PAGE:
Edmonton

Survival strategies for last-minute Christmas shopping

You enter the mall with glassy eyes and sweaty palms, searching frantically. The clock is ticking.

Getting holiday shopping done on the final day requires speed and strategy

The holiday shopping season is in full swing and the clock is ticking. (CBC)

You enter the mall with glassy eyes and sweaty palms, searching frantically. The clock is ticking.

It's happened again. It's the last weekend before Christmas and you haven't started your holiday shopping. 

The last-minute search for the perfect gift induces a special brand of panic.

A tweet from one stressed Edmonton AM listener captures perfectly the feeling of desperation synonymous with the season.

"Venture out, circle the parking lot mumbling under my breath. Squeeze into a stall next to a person who obviously failed driving school.

"Go inside, more mumbling as I pass ridiculous line ups. Stand in store and order off Amazon. Go home and drink."

For people who have yet to cross a anything off their list, time is running out.

With just four days to go, CBC morning show Edmonton AM sought some professional intervention.

Craig Patterson, president and CEO of Retail Insider Media, has some straightforward advice for the stragglers.

Shop now and shop fast, or abandon all hope.

"Oh my goodness. My advice is, do it quickly," said Patterson, who admitted Friday that he still has some shopping to do.

It's too late for online shopping, Patterson said. The parcels will never arrive in time. Even "shop local" diehards should abandon their retail moral code.

A major department store is your best bet at this late hour, Patterson suggests. Enter with a plan, or risk being overwhelmed by the glut of options.

"You kind of have to break it down into sections. Having some sort of idea what you want," he said.

Don't obsess over finding the perfect gift. When in doubt, opt for a medley of small gifts instead one large big ticket item, he said.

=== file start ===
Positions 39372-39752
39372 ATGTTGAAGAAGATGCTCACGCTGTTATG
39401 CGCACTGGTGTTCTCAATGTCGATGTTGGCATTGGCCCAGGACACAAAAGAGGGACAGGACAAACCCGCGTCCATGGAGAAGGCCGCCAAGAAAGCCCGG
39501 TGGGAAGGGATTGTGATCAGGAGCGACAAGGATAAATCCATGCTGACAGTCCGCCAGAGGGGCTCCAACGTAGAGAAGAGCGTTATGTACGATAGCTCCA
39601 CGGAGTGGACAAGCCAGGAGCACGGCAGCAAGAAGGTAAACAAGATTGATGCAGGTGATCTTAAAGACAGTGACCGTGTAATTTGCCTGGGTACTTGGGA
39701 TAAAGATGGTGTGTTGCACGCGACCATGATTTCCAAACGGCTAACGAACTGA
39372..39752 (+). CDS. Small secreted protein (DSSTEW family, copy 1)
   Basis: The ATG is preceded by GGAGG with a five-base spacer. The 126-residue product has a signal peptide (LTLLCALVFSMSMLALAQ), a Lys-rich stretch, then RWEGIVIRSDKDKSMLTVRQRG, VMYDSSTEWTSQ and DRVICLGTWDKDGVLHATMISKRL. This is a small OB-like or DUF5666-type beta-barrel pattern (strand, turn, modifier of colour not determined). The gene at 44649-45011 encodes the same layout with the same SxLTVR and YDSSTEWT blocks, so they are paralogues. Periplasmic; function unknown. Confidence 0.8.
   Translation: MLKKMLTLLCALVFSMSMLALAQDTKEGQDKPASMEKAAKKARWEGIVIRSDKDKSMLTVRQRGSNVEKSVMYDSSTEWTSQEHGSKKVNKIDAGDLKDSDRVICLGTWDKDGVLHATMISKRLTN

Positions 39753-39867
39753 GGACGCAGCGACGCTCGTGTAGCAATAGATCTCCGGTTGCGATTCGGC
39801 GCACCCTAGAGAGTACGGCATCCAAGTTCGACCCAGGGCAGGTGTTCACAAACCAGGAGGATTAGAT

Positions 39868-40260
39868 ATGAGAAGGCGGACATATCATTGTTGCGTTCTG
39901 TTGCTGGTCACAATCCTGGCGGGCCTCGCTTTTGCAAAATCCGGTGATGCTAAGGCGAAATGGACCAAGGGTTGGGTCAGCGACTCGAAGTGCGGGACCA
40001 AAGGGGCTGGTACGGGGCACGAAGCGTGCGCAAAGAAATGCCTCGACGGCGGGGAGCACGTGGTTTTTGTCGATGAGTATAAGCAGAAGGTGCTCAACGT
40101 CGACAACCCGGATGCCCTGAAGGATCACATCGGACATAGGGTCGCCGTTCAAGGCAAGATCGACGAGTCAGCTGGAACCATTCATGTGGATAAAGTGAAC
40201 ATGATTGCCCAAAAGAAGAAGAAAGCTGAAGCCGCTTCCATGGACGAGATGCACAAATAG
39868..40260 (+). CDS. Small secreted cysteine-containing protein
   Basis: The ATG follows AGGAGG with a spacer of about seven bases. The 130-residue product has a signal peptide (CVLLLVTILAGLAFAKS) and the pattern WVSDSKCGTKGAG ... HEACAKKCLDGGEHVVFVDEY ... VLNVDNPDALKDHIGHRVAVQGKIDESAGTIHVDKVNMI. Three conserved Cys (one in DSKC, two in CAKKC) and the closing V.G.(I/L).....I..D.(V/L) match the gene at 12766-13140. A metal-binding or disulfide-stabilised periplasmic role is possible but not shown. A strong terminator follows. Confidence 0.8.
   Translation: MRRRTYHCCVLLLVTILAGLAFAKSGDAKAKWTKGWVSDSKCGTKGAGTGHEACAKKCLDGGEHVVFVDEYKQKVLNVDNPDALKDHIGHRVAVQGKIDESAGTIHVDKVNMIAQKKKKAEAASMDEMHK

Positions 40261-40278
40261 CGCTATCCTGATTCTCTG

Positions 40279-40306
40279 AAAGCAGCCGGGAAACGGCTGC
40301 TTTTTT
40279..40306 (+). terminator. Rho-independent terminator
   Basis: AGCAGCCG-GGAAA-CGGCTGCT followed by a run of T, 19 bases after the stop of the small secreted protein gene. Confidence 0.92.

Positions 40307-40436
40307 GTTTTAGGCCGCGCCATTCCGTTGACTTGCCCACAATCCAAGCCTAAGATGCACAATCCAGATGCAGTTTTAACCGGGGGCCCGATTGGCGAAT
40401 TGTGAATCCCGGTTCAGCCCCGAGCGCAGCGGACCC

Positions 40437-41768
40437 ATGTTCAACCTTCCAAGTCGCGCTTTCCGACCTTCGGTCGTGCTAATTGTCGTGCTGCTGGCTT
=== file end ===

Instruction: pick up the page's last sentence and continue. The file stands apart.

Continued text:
"A bottle of wine for example along with some other items ... a book or maybe some candy," Patterson said.

"I guess some people are buying cannabis for the holidays; you could probably throw that in as well.

"A whole bunch of things put together have less of a chance to disappoint and it actually looks impressive, even if it doesn't cost a lot of money."

Gas station desperation

When all else fails and you are forced to buy something when all the shops are closed on Christmas day, even gas station shopping could save you from showing up to a family affair empty-handed.

"There are very limited things available in those types of stores but nevertheless I think a person can be creative.

"There are certainly food items there. Maybe the map lover on your list would like one?"

Edmonton AM listeners took to Twitter to share their tales of holiday shopping woe, and their personal strategies to survive the last-minute panic.

What your survival strategies? Let us know in the comment section below. 

Comments

To encourage thoughtful and respectful conversations, first and last names will appear with each submission to CBC/Radio-Canada's online communities (except in children and youth-oriented communities). Pseudonyms will no longer be permitted.

By submitting a comment, you accept that CBC has the right to reproduce and publish that comment in whole or in part, in any manner CBC chooses. Please note that CBC does not endorse the opinions expressed in comments. Comments on this story are moderated according to our Submission Guidelines. Comments are welcome while open. We reserve the right to close comments at any time.